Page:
COFC Strikes a Blow to VA-Verified VOSBs and SDVOSBs

A few months ago, GAO confirmed that where VA uses GPO as it buying agent, it still must to comply with the Rule of Two in 38 U.S.C. 8127(d) (see our blog post on the case ). After VA took corrective action, however, another bid protest was again filed, but this time in the Court of Federal Claims. Surprisingly, there, the Court concluded differently, finding that GPO was not required to set aside the procurement for SDVOSBs or VOSBs, despite acting on VA’s behalf. In so doing, it has weakened the Rule of Two.

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Contractor Did Not Release Claims for Flood-Caused Delay

Because I’m at least partially a North Carolina country boy, I like to promise I’ll finish a project by a certain date “god willing and the creek don’t rise.”

I never give much thought to what I’ll do if the unexpected happens. I assume most people don’t. They expect things to go according to plan. As Meridian Engineering Company found out at the U.S. Court of Federal Claims recently, sorting it out when things don’t go to plan can be a long and arduous process.

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Court Denies Protest of Procurement, Holds Dept. of Education Had Rational Basis

The Court of Federal Claims recently wrote that “[t]here is no such thing as a perfect procurement.” To anyone familiar with federal government contracts, this commentary states the obvious. But springing from the Court’s observation is another important reality: “a flawed procurement is not necessarily an illegal one.”

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One Protest Spoils the Bunch

GAO recently dismissed several bid protests to an $82 billion procurement because of the actions of a company that had already lost its protest.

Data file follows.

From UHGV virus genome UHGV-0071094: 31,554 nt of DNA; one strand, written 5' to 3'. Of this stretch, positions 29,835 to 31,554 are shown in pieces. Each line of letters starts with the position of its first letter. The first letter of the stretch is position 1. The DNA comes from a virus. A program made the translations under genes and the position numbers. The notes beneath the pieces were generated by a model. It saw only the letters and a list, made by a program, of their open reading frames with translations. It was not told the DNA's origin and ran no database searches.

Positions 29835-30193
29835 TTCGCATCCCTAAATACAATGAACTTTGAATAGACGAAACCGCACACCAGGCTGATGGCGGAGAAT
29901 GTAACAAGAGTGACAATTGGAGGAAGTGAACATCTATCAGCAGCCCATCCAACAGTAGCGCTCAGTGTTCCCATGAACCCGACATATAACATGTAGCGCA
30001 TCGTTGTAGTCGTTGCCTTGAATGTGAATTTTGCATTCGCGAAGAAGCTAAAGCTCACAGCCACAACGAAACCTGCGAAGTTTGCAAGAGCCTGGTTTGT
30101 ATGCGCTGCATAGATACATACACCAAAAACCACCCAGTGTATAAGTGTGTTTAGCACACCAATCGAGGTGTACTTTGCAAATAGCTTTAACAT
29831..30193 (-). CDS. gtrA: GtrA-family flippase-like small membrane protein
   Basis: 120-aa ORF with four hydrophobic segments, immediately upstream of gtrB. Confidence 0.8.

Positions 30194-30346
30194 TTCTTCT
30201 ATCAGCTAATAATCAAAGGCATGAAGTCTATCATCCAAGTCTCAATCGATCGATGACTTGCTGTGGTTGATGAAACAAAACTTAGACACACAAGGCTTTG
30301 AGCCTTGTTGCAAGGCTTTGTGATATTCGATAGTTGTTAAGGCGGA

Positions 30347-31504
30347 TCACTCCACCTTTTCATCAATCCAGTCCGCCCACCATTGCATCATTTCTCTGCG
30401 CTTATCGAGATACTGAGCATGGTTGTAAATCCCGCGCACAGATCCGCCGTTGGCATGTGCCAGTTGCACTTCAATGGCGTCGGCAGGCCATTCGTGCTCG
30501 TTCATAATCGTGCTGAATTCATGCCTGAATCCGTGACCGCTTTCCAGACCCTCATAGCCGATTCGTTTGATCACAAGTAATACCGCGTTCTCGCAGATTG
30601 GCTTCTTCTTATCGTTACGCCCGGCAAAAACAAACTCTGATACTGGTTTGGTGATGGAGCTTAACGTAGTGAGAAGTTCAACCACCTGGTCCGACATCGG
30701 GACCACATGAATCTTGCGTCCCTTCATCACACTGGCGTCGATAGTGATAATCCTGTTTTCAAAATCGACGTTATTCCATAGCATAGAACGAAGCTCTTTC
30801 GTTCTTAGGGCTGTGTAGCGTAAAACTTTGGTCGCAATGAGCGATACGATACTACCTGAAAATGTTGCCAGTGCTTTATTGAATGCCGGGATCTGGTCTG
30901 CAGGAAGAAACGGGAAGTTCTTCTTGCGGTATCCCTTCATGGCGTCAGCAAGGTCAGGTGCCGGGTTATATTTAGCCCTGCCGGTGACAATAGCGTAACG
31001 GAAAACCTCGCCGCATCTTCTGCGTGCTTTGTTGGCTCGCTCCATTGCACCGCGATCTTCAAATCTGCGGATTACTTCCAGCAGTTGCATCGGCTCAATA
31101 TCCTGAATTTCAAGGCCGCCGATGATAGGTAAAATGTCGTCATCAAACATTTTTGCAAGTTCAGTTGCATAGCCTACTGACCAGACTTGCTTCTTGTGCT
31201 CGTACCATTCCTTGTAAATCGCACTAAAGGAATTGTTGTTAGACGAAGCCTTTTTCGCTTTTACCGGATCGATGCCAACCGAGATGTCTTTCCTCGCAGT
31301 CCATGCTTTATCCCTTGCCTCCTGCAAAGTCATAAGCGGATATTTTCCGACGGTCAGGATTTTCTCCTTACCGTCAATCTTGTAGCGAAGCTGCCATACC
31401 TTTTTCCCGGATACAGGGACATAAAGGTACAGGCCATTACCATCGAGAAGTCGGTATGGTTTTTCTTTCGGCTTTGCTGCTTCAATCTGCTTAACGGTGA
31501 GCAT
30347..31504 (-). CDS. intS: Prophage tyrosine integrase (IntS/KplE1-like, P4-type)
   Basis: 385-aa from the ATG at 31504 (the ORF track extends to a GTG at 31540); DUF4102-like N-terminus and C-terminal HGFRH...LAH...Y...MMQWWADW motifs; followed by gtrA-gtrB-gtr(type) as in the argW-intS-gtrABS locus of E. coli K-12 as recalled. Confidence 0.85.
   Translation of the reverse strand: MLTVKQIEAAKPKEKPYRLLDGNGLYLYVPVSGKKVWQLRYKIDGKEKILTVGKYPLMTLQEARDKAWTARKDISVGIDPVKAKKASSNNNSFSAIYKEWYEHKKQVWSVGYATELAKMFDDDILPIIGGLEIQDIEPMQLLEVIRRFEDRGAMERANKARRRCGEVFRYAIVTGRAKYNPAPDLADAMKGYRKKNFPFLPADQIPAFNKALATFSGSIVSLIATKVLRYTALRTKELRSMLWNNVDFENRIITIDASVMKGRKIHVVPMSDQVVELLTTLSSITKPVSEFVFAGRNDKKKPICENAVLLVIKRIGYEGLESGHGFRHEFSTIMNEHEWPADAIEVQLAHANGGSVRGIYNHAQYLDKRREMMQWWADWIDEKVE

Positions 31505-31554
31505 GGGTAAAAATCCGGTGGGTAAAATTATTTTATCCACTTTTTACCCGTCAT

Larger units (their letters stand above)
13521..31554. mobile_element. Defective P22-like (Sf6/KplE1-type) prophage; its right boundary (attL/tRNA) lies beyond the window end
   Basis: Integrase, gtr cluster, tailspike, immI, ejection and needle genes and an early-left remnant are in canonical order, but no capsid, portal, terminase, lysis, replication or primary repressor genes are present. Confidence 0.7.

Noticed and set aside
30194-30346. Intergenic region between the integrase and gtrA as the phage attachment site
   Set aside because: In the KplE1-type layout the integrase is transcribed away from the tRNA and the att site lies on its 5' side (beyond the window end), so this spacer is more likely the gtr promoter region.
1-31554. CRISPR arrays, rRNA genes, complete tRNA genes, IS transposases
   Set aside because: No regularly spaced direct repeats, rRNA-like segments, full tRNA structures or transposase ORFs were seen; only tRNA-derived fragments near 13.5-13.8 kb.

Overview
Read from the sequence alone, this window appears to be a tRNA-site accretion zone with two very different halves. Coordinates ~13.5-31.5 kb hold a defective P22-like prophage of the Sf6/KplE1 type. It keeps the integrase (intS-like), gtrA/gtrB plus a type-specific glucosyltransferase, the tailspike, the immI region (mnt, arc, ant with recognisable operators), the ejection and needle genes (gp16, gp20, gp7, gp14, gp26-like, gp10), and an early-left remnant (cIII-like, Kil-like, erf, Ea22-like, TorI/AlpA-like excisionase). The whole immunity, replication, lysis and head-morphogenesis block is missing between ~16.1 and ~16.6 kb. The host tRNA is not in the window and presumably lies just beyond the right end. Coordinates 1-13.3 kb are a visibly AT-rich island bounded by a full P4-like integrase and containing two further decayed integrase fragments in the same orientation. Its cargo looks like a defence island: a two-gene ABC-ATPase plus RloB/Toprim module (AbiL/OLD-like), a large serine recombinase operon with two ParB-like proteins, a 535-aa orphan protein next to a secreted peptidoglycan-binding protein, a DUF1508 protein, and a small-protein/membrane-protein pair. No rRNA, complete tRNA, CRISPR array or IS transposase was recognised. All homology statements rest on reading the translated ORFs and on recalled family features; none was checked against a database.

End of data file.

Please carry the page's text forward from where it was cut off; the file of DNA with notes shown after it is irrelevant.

In AECOM Management Services, four different companies protested the U.S. Army’s logistics civil augmentation program procurement for various “Setting the Theater” services for the Army’s Northern Command, Southern Command, African Command, European Command, Central Command, Pacific Command, and Afghanistan.

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2020 NDAA: Contractors Supplying Technical Data to Receive Protection of Data Rights During Challenges, Again

The draft 2020 National Defense Authorization Act, if enacted, will revoke the government’s ability to exercise rights in technical data during a supplier’s challenge to the contracting officer’s decision as to the validity of the asserted “use or release restrictions” on that data. It would reinstate the previous safeguard afforded to data suppliers, allowing them to protect their valuable–and often irreplaceable–intellectual property rights unless and until the contracting officer’s decision to remove the restrictions is sustained.

Keep in mind, this is just a draft provision, as the Senate version of the 2020 NDAA doesn’t contain the provision discussed in this blog.

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SCOTUS to Hear Arguments on Agency Power

Oral arguments are to be held today (March 27, 2019) on a U.S. Supreme Court case that may dramatically reduce federal agency power.

The case, Kisor v. Wilkie, asks the Supreme Court to overturn longstanding precedent which established that an agency’s interpretation of its own regulation deserves deference so long as it is reasonable. If the Supreme Court overturns this precedent, it could change the balance of power—in favor of government contractors—in certain disputes with agencies.

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Section 809 Panel Recommends Eliminating COFC’s Ability to Consider Protests After GAO’s Resolution

Among its suggestions to streamline the acquisition process, the Section 809 Panel has proposed to eliminate the ability to file a protest at GAO and the Court of Federal Claims. Instead, the Panel would require protesters to choose between filing at GAO or the Court.

Let’s take a look.

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